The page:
It should work, but it doesn't.
It's an actual bug on the pull request list.
Just my luck.
There is a Point We All Reach…
When I'm working on a project, and it's steaming along, and I feel great about how things look, and feel, and act, but then I reach this point where I start hating on, then deleting, large chunks of what now looks like crap to my eyes. All crap. I feel that somewhere along the line things slowly creep away from the path that you set yourself in the beginning, and it then gets out of hand, and sometimes you are forced to step back and just start hacking off large parts of cancerous growths that have somehow crept their way into your project.
I am going through that process now. Currently hating everything, and hacking.
I like the design, not the content structure. Not the content. I need to focus what I want to DO.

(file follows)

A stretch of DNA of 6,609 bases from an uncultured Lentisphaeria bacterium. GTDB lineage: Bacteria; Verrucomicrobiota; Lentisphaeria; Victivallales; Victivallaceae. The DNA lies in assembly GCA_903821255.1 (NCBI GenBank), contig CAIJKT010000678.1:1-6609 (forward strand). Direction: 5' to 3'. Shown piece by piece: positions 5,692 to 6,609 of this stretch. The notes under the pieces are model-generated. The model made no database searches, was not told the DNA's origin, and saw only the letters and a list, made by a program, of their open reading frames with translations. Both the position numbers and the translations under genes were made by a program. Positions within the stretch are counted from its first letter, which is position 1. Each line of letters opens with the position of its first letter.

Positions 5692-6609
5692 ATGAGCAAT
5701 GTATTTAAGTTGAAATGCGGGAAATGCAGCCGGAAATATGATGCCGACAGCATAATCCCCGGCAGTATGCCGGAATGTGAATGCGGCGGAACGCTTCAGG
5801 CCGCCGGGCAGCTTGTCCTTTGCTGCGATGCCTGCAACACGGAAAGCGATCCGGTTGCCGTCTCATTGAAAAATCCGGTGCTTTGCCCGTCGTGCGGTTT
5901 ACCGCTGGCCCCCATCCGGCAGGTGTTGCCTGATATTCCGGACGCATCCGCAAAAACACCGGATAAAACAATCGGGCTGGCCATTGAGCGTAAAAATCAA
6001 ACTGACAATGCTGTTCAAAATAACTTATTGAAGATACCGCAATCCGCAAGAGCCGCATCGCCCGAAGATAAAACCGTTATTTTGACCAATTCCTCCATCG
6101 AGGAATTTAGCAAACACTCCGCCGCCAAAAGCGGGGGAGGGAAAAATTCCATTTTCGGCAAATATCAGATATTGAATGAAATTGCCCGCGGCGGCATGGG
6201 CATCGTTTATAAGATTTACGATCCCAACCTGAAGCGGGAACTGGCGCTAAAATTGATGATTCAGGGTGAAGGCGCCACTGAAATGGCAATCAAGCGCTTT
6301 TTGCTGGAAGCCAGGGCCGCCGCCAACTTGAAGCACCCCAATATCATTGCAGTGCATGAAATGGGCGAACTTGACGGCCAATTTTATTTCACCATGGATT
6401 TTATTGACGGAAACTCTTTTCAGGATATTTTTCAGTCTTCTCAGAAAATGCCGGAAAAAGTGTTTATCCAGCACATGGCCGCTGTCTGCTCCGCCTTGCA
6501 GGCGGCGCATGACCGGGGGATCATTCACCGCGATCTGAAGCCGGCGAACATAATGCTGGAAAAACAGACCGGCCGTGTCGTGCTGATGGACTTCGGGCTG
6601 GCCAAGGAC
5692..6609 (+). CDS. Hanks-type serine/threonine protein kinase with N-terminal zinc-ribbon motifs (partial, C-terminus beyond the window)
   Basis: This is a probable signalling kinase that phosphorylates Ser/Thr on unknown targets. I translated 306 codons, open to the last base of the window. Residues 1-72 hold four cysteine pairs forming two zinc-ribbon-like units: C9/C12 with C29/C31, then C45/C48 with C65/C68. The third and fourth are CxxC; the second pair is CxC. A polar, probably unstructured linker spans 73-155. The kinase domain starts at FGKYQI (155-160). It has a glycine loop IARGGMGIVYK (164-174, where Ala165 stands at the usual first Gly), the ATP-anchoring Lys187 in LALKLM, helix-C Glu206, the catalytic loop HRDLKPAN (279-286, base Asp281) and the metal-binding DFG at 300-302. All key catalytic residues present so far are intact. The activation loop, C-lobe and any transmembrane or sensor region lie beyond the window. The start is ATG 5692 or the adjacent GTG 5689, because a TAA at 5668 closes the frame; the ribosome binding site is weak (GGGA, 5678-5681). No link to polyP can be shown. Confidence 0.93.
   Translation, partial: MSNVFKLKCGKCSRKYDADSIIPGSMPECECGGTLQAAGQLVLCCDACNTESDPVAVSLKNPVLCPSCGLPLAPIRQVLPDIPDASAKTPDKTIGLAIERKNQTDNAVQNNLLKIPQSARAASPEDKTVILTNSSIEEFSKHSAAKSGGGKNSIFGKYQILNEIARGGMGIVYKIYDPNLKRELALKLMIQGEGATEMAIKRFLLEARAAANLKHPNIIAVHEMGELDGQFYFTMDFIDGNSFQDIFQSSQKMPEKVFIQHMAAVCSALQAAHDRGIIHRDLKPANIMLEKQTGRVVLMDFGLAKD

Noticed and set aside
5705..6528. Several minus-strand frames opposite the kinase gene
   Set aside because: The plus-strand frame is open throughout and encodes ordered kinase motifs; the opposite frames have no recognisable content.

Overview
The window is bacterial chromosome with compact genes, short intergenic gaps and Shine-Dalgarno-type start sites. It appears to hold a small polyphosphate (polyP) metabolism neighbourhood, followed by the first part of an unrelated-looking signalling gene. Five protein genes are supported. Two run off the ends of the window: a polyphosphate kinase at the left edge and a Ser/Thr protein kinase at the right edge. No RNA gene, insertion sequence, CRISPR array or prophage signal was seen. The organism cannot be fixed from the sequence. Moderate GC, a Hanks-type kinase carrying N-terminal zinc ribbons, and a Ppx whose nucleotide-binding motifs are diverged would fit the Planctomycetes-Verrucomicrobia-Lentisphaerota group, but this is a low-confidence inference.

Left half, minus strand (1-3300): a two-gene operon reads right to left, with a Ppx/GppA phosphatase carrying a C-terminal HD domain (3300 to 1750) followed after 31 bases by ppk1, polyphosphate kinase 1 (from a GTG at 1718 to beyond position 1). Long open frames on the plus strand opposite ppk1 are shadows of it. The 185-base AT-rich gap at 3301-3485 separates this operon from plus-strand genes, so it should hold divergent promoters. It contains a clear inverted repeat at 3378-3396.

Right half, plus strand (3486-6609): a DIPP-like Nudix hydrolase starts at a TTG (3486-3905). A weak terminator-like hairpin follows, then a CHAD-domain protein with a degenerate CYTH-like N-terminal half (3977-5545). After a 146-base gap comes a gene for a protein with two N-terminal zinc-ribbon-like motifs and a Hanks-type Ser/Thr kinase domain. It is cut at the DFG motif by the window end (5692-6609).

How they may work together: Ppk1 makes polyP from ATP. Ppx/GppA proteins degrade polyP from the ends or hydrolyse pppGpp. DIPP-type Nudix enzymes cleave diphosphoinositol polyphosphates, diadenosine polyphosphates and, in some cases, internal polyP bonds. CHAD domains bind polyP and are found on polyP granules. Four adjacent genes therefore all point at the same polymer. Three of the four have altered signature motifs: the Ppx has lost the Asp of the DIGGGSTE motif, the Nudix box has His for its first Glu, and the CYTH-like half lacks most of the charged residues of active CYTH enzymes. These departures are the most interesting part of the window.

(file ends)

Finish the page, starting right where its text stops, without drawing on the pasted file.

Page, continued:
Python & Beautiful Soup Life Knowledge
I'll keep this short because those of you who understand what I am saying won't need much more explanation. Those who don't care for an explanation will be happy, because this might "just work."
Either way...you should know.
When you're trying to access that sweet sweet innerHTML, and .string doesn't work...just try .get_text().
There are many reasons I can tell you WHY this might work, but I honestly don't have the time to write it up.
Just try it, or look it up in the BS4 DOCS
I'll Start with the Dog
Last Saturday I was working a server that I maintain, but that's not the point, the point is that I wasn't with my family last Saturday. Last Saturday my family went to the Riverside Arts Market, affectionately known as RAM, here in Jacksonville. This happens quite often. Especially when the weather is nice. At RAM they have a animal rescue clinic that allows you to walk the dogs around while you hang out.